“We have no intention to harm soldiers of allied nations, but we cannot allow terrorists to roam freely (in northern Syria),” Erdogan said.

One U.S. service member and one other member of the U.S.-led coalition were killed by a bomb in Syria overnight, the first to die in an attack this year.

TRUMP SURPRISE

President Donald Trump added fresh uncertainty on Thursday when he said that the United States would be “coming out of Syria” very soon – comments which appeared to take his own administration by surprise.

U.S. officials have said in recent months that Washington planned to keep an open-ended presence in northern Syria, to support stability in the SDF-controlled region, prevent any Islamic State resurgence and counter Iranian influence.

SDF spokesman Kino Gabriel said the force had not been informed of any U.S. withdrawal plan.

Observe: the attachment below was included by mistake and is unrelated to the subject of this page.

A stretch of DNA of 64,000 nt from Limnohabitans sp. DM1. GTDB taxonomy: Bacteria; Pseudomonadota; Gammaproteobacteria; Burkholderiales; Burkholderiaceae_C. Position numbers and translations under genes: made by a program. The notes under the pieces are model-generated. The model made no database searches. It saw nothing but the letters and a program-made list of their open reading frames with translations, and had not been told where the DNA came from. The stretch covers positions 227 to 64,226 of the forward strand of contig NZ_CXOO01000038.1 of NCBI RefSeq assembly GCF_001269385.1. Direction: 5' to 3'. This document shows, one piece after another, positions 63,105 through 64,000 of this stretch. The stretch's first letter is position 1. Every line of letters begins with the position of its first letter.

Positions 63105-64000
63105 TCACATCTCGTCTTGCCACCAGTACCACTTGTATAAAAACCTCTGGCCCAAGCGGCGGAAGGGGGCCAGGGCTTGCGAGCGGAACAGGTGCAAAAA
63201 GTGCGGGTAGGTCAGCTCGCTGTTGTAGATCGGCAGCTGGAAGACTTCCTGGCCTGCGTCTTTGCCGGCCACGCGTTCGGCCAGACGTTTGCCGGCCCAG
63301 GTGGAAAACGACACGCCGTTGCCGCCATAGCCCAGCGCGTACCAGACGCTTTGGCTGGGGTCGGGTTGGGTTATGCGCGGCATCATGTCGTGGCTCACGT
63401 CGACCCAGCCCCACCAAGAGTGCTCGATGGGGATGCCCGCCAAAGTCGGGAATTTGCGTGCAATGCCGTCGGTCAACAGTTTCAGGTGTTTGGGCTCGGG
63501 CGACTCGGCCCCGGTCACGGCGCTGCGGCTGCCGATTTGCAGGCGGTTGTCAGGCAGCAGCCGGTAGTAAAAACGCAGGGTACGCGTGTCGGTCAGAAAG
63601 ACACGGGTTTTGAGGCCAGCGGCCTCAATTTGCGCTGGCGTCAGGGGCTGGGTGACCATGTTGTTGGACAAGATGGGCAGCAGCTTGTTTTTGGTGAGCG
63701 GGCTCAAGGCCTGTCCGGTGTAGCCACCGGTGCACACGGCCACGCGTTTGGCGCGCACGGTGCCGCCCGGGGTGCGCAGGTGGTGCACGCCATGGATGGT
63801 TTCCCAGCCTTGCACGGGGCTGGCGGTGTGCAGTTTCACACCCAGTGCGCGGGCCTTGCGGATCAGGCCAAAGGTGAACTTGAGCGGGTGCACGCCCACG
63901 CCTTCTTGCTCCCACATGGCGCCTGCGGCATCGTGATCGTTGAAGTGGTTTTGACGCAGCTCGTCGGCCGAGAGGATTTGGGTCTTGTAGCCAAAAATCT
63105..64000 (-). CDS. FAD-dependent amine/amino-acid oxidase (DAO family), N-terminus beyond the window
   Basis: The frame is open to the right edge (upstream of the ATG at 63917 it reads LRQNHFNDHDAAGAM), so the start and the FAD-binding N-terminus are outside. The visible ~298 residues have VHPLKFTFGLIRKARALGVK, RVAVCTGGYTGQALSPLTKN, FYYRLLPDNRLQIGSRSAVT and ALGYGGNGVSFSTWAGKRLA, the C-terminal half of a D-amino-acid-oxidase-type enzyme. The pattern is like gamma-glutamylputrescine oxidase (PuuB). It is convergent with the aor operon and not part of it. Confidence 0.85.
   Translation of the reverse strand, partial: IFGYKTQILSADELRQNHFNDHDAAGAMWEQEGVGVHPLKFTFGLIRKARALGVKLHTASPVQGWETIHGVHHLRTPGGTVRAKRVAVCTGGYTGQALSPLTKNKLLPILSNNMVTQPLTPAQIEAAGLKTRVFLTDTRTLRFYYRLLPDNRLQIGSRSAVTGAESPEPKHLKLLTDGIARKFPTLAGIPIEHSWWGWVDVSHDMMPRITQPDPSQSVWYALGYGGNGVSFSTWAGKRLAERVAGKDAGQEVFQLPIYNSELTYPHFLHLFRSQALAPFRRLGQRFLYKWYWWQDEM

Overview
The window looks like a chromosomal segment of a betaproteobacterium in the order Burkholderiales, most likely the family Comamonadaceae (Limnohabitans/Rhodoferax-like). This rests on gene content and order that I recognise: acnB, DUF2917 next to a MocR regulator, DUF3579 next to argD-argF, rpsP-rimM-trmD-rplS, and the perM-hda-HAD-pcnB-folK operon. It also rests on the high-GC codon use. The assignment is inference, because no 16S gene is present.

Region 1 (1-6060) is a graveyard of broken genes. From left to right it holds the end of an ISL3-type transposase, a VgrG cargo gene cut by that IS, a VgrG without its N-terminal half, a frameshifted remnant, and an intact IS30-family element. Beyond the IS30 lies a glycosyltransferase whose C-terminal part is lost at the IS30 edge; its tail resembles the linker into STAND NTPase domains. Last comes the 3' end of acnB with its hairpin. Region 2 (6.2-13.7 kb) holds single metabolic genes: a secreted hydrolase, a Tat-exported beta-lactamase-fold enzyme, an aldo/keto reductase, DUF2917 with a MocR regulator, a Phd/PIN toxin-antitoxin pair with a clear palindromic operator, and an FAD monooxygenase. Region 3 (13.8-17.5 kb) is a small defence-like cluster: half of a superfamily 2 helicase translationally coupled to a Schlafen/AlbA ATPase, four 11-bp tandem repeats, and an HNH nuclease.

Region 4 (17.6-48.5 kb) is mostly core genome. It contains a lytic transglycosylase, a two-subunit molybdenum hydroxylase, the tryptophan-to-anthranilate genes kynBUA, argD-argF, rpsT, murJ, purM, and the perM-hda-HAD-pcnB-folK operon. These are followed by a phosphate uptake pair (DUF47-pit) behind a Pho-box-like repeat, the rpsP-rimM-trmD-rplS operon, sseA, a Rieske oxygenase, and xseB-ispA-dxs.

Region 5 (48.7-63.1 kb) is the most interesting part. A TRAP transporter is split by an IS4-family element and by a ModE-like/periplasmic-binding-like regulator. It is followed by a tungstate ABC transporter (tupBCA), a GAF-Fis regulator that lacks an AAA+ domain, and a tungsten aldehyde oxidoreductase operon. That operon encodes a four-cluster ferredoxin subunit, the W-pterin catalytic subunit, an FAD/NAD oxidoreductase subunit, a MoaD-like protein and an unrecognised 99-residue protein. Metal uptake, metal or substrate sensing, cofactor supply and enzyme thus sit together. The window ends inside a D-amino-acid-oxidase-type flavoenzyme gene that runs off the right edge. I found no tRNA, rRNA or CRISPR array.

“Our work and coordination (with the coalition) is continuing,” Gabriel told Reuters in a written message.

Asked whether U.S. forces had been informed of a decision to withdraw or were preparing to do so, a spokesman for the coalition said he would not comment on future operations.

A PYD member in Paris said Macron had promised at Thursday’s meeting with the SDF to send more troops to northern Syria, provide humanitarian assistance and push a diplomatic solution.

The French presidency did not confirm that Macron had pledged more troops, but the presidential source said France could bolster its military intervention in Syria “within the existing framework” of the U.S.-led coalition.

The presidency also said Macron was offering to mediate between Turkey and the SDF – a suggestion Erdogan dismissed.

“Do not engage in things beyond you, we do not need a mediator,” he said, responding to the French offer in remarks to members of his ruling AK Party in Ankara. “Who are you to speak of mediation between Turkey and a terrorist organization?”

Accusing Paris of appeasing terrorism, he said Macron would be held accountable for his policy by his own people.

“We hope France doesn’t come to us for help when the terrorists running from Syria and Iraq fill their country after being encouraged by their policy,” he said.